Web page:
Do you think you need a degree in science to contribute to important scientific discoveries? Think again. All around the world, from Britain to Australia, in fields ranging from astronomy to zoology, millions of ordinary people take part in the scientific process. Working in conjunction with scientists in pursuit of information, innovation and discovery, these volunteers are following protocols, collecting and reviewing data, and sharing their observations. They are our neighbours, our in-laws, our office colleagues, our friends. The story of the social good that can result from citizen science has largely been untold - until now. Citizen scientists are challenging old notions about who can conduct research, where knowledge can be acquired, and even how solutions to some of our biggest social problems might emerge. Cooper reveals the crucial role that they play in gaining scientific understanding and putting that understanding to use as stewards of our world. Their stories will inspire readers to join other amateur scientists in making their own scientific discoveries.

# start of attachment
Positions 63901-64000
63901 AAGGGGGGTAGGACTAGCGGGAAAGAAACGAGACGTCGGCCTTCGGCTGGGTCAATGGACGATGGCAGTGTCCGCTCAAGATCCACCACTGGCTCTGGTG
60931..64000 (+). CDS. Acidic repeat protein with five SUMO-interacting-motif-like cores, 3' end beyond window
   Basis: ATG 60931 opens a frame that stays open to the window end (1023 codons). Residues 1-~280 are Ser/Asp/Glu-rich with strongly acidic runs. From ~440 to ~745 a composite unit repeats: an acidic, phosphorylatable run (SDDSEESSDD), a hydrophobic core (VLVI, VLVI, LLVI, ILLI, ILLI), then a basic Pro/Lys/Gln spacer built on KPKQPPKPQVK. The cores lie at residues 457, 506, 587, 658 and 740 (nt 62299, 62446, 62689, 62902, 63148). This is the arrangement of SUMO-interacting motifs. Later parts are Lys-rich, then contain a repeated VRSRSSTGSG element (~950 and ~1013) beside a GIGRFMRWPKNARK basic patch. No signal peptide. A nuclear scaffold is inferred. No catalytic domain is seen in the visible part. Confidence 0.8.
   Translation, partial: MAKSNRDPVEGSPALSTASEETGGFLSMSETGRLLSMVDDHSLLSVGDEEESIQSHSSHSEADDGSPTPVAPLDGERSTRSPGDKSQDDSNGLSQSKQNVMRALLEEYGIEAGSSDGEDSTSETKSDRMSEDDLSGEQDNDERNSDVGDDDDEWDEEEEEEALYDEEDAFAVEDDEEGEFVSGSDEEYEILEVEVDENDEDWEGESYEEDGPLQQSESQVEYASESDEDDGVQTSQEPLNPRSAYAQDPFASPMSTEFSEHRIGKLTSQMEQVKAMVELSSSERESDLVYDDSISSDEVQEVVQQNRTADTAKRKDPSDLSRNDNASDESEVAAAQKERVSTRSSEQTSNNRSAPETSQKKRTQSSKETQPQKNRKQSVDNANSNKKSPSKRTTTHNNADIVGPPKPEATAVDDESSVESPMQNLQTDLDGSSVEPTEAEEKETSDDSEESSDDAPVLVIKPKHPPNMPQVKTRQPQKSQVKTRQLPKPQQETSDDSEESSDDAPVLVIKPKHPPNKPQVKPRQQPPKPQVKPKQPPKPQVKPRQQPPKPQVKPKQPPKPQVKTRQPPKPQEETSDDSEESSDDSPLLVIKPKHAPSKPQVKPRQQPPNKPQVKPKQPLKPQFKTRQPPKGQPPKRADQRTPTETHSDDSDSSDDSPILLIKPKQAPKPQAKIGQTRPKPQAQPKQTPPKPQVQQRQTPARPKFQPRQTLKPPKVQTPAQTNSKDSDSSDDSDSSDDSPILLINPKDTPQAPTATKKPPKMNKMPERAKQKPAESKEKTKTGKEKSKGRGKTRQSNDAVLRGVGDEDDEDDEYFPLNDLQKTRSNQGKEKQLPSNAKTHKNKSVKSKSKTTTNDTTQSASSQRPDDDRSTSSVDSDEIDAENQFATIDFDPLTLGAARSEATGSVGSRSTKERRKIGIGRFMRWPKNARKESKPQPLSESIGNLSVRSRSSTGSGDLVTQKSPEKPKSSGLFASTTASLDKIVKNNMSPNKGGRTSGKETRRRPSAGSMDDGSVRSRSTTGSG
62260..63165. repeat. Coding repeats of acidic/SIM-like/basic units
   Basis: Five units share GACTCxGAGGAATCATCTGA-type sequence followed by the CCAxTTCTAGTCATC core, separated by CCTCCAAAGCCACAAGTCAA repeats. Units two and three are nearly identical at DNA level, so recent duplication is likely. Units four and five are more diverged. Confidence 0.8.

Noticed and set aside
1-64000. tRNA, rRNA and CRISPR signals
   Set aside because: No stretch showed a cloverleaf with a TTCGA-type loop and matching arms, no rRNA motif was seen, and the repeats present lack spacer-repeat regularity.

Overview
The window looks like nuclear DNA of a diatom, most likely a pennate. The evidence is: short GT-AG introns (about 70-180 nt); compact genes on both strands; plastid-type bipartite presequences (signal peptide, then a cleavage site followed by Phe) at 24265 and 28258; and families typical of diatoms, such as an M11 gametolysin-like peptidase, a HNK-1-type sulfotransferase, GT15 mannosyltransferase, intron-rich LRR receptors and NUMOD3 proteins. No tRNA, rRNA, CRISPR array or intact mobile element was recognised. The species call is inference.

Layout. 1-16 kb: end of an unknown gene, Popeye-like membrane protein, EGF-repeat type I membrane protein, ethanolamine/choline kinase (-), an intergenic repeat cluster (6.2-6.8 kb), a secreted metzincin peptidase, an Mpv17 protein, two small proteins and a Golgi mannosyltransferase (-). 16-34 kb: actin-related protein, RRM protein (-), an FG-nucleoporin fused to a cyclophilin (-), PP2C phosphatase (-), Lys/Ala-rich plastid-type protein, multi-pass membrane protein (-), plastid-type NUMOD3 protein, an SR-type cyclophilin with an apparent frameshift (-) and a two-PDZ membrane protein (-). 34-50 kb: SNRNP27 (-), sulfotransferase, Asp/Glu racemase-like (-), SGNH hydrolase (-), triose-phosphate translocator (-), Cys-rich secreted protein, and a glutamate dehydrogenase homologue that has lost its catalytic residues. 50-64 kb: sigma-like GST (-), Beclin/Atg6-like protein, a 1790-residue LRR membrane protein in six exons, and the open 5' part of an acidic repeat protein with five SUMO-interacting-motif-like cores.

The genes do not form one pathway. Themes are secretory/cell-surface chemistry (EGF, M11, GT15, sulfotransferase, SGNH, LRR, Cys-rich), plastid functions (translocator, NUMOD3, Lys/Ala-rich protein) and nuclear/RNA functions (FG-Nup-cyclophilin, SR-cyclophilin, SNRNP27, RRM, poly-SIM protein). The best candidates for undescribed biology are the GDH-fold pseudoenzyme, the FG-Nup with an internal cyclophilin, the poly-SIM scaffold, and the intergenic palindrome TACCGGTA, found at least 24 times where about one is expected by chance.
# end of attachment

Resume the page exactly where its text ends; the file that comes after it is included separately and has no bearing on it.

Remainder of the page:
Never before has there been a greater need for deeper listening and more open communication to cope with the complex problems facing our organizations, businesses, and societies. Renowned scientist David Bohm believed there was a better way for humanity to discover meaning and to achieve harmony. He identified creative dialogue, a sharing of assumptions and understanding, as a means by which the individual, and society as a whole, can learn more about themselves and others, and achieve a renewed sense of purpose. 1. Language: English. Narrator: Don Hagen. Audio sample: http://samples.audible.de/bk/gdan/002292/bk_gdan_002292_sample.mp3. Digital audiobook in aax.